Inhaled methoxyflurane for pain and anxiety relief during burn wound care procedures: An Australian case series
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Pain is a common and significant feature of burn injury. The use of intravenous opioids forms the mainstay of procedural burn pain management, but in an outpatient setting, the demand for novel agents that do not require parenteral access, are easy to administer and have a rapid onset are urgently needed. One such agent is the inhaled anaesthetic agent, methoxyflurane (MF). The aim of this study was to conduct a pilot investigation into the clinical effectiveness of MF inhaler on pain and anxiety scores in patients undergoing burn wound care procedures in an outpatient setting. A prospective case series involved recruiting patients undergoing a burn wound care procedure in an ambulatory burn care setting. Pain and anxiety were assessed using numerical rating scales. Overall, median numerical pain rating score was significantly higher post-dressing [pre-dressing: 2; interquartile range (IQR): 1-3 versus post-dressing: 3; IQR 1絭4; P = 0簱], whereas median numerical anxiety score significantly reduced following the dressing (pre-dressing: 5; IQR 4-7 versus post-dressing: 2; IQR 1-2; P < 0簰1). Our study suggests that there is a role for MF in the pain management armamentarium in those undergoing burn care procedures in the ambulatory care setting. However, there is an urgent need for larger case series and randomised controlled trials to determine its overall clinical effectiveness.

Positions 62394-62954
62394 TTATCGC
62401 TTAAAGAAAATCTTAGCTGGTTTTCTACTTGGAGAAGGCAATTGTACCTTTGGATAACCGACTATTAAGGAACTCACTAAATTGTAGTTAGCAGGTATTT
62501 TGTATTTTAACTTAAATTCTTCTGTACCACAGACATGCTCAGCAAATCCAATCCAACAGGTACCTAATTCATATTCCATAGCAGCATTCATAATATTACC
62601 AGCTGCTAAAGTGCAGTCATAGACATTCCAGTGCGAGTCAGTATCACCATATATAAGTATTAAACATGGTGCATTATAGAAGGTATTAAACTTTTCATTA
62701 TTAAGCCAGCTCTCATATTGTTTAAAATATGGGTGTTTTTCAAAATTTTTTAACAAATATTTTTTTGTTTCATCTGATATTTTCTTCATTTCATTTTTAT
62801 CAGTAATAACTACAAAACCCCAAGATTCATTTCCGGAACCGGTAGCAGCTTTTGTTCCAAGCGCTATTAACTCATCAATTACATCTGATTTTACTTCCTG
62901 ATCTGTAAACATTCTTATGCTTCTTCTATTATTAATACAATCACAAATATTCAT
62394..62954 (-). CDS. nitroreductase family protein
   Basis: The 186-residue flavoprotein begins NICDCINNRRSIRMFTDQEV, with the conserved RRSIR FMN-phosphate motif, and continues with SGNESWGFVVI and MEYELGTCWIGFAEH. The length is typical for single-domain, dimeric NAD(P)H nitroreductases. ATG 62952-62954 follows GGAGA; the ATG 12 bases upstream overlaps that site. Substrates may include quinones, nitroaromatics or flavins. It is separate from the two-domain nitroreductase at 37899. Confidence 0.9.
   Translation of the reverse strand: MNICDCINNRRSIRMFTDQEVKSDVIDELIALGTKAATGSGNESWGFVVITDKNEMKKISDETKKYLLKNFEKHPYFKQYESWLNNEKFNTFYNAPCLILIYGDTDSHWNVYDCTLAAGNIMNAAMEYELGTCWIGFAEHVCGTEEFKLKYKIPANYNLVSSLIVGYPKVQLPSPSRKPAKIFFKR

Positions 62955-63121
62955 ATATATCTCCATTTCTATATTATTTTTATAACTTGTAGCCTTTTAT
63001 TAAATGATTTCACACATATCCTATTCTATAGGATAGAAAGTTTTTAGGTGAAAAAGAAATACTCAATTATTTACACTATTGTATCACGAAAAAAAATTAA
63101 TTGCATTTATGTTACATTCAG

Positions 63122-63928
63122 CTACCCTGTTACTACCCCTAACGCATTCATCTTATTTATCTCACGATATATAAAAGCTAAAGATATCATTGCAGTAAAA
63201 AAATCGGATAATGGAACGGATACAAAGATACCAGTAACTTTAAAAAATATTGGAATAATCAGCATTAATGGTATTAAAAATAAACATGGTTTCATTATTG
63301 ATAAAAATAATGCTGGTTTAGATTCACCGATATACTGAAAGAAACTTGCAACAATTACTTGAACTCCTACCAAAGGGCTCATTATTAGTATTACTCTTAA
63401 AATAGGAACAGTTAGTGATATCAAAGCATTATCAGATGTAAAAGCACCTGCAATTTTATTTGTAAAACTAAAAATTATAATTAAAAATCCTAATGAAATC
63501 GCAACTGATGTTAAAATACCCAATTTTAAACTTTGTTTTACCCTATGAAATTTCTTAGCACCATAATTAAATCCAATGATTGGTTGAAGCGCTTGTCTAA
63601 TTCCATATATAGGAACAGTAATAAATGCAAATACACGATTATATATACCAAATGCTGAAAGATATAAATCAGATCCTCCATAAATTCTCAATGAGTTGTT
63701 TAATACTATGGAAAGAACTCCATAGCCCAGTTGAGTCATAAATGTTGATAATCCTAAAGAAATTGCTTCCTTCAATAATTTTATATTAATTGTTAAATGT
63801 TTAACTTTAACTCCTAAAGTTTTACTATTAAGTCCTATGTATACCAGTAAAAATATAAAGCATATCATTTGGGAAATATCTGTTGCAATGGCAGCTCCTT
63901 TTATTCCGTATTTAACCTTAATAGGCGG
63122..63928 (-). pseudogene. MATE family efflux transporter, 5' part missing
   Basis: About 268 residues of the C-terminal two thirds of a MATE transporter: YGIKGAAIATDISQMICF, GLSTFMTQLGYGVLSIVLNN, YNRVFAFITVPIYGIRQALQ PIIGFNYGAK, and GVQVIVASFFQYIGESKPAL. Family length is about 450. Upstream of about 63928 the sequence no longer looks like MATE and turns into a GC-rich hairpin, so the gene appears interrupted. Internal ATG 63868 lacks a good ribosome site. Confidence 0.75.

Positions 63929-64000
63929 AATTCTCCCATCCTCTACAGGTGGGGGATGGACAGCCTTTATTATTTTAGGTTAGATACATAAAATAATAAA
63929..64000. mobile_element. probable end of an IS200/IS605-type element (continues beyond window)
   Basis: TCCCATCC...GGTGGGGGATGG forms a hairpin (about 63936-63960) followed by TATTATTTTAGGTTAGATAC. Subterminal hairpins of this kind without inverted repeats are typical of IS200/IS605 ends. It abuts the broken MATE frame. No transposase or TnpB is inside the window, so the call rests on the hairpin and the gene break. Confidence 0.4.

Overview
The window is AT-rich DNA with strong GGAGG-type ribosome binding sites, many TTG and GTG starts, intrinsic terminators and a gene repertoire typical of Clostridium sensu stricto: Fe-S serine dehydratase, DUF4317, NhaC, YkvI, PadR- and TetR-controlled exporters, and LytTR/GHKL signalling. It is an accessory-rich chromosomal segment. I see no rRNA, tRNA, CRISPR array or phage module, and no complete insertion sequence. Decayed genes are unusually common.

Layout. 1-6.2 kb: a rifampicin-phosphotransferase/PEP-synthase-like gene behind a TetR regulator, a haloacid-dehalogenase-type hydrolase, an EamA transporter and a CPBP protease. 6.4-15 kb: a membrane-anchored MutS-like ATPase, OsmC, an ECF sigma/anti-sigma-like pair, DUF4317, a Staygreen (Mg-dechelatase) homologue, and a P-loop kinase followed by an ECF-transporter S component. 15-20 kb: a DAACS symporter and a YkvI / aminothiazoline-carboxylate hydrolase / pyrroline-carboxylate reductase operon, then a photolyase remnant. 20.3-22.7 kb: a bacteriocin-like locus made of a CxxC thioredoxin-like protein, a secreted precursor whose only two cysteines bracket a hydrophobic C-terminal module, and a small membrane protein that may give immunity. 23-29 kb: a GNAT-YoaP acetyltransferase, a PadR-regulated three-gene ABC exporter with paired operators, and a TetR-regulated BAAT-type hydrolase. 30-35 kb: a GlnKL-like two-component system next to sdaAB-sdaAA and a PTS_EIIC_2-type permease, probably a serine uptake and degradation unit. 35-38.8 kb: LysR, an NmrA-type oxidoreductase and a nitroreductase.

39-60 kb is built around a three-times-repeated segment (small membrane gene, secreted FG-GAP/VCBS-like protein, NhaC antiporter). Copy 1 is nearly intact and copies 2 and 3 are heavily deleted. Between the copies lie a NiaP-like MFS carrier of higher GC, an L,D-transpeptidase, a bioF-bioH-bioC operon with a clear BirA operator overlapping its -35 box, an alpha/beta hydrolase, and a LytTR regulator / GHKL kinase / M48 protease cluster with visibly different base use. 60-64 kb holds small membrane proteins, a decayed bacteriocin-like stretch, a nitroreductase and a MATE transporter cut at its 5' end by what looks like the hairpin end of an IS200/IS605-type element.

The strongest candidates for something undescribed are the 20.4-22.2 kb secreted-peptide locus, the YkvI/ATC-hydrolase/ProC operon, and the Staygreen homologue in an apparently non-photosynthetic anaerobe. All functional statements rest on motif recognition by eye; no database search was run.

International Wound Journal
Nursing not elsewhere classified
Clinical Sciences not elsewhere classified